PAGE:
The Rand Corporation recently published a study finding that a ban on the addition of fast-food outlets to the neighborhood of South L.A. was unlikely to reduce obesity rates so long as there was a large concentration of convenience and small grocery stores where "high-energy" snacks are plentiful.
In an interview on the public radio program Marketplace, Roland Strum, the author of the study, commented that the proliferation of convenience stores in poor urban areas had created "food swamps": "It's less that people [live] in food deserts now, it's more that people live in food swamps.... If we believe that the food environment is a major cause of obesity, then the big differences we see are in small convenience stores."
Authors Donald Rose, J. Nicholas Bodor, Chris M. Swalm, Janet C. Rice, Thomas A. Farley, and Paul L. Hutchinson coined the term in a February 2009 paper, entitled Deserts in New Orleans? Illustrations of Urban Food Access and Implications for Policy (PDF), as an alternative to food desert, commonly defined as "deprived areas with poor access to retail food outlets."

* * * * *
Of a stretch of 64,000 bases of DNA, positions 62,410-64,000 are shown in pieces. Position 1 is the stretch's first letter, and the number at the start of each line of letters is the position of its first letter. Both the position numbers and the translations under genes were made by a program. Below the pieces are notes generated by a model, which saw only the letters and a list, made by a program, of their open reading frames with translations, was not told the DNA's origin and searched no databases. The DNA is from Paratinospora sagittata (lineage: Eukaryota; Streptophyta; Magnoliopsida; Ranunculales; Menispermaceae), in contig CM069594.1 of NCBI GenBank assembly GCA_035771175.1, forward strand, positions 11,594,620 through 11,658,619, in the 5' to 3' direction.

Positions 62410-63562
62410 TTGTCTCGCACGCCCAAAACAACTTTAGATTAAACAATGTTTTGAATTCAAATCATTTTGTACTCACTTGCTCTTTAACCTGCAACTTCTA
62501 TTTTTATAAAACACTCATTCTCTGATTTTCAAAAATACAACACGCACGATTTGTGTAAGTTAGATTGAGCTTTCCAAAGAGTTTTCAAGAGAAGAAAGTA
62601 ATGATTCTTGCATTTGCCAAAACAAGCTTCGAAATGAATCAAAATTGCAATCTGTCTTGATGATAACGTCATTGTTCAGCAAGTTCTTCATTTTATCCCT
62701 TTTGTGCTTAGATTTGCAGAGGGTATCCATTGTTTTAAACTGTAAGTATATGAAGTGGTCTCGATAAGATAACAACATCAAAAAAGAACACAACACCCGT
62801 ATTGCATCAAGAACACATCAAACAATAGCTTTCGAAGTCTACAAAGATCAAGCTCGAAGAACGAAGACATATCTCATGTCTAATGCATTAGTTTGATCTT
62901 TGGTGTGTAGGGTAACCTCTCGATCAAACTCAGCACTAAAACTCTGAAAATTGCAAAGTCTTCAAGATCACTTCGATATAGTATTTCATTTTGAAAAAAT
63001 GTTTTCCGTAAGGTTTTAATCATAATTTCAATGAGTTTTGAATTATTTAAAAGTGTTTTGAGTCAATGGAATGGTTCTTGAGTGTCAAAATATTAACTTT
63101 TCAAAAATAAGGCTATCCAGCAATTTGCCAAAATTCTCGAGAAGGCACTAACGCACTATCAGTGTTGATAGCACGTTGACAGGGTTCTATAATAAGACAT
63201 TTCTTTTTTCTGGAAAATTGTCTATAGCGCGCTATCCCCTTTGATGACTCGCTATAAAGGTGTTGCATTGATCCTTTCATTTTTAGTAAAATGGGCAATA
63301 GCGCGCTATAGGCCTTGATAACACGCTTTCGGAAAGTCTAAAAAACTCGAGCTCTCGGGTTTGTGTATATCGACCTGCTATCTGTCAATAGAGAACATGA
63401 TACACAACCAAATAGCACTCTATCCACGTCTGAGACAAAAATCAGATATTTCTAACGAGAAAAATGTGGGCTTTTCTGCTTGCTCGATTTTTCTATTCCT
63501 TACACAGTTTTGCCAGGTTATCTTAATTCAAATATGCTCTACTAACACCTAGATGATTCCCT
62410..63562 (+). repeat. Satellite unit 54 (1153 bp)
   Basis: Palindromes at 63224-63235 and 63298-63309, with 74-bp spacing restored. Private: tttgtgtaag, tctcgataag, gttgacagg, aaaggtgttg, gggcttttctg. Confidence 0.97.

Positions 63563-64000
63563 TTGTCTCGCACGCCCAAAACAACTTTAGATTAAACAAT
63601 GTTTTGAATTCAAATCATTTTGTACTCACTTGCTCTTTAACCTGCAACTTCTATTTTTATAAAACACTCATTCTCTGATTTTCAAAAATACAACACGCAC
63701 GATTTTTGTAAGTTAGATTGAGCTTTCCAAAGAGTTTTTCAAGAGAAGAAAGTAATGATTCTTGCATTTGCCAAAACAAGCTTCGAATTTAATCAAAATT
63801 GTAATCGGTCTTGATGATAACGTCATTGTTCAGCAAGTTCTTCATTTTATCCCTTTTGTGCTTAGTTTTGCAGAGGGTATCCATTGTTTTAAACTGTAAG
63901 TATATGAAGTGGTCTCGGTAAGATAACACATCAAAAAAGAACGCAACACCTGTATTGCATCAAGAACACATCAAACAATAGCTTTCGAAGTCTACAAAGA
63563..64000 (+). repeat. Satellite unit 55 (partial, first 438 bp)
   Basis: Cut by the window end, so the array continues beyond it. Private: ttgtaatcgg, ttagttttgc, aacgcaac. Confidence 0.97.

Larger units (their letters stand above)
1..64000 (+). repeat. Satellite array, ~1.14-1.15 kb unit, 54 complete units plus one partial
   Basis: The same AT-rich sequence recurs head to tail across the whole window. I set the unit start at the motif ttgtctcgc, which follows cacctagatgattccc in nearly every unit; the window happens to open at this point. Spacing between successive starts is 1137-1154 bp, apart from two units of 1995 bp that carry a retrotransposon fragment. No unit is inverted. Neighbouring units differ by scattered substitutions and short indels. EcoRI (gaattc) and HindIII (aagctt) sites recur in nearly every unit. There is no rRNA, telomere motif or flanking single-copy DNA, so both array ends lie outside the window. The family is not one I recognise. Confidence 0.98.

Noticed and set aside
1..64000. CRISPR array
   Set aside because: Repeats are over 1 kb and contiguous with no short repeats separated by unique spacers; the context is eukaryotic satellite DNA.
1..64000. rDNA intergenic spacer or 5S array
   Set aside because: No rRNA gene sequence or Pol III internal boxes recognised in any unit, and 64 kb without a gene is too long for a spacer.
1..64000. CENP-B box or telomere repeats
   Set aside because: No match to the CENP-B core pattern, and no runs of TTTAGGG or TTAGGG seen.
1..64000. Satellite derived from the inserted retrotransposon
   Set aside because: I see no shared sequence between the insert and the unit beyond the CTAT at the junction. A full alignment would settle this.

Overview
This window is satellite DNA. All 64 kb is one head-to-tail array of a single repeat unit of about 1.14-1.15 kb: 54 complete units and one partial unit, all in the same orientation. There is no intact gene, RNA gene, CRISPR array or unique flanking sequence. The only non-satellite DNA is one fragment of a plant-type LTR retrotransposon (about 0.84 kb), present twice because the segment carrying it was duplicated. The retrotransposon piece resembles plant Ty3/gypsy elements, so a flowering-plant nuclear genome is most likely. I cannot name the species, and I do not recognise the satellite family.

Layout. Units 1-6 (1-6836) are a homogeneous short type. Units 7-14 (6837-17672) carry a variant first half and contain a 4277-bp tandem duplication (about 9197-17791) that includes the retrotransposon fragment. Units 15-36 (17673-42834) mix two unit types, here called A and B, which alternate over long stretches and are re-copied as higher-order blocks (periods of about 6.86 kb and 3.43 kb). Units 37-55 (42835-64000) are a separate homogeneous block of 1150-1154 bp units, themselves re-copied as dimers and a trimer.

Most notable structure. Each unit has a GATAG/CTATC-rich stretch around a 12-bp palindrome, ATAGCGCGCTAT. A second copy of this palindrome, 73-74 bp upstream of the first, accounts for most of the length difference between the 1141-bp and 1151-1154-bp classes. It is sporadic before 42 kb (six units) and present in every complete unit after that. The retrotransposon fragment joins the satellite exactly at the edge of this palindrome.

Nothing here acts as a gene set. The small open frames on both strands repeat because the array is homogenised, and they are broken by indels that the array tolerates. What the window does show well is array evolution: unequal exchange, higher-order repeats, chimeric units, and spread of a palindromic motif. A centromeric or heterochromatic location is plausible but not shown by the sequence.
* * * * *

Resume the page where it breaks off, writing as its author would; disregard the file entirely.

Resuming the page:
"[A] more useful geographic metaphor," Rose et al. suggest, "would be 'food swamps,' areas in which large relative amounts of energy-dense snack foods, inundate healthy food options"
Their study of one such place -- the city of New Orleans -- faulted the large number of convenience stores (and lack of supermarkets), where the availability of snack foods significantly outweighed that of healthy foods:
Photo: Diego Cupolo.
"The caloric imbalance that leads to obesity is, of course, an issue about entire diets, not specific foods. But the extensive amount of energy-dense offerings available at these venues may in fact inundate, or swamp out, what relatively few healthy choice foods there are. Thus, we suggest that a more useful metaphor to be used is 'food swamps' rather than food deserts."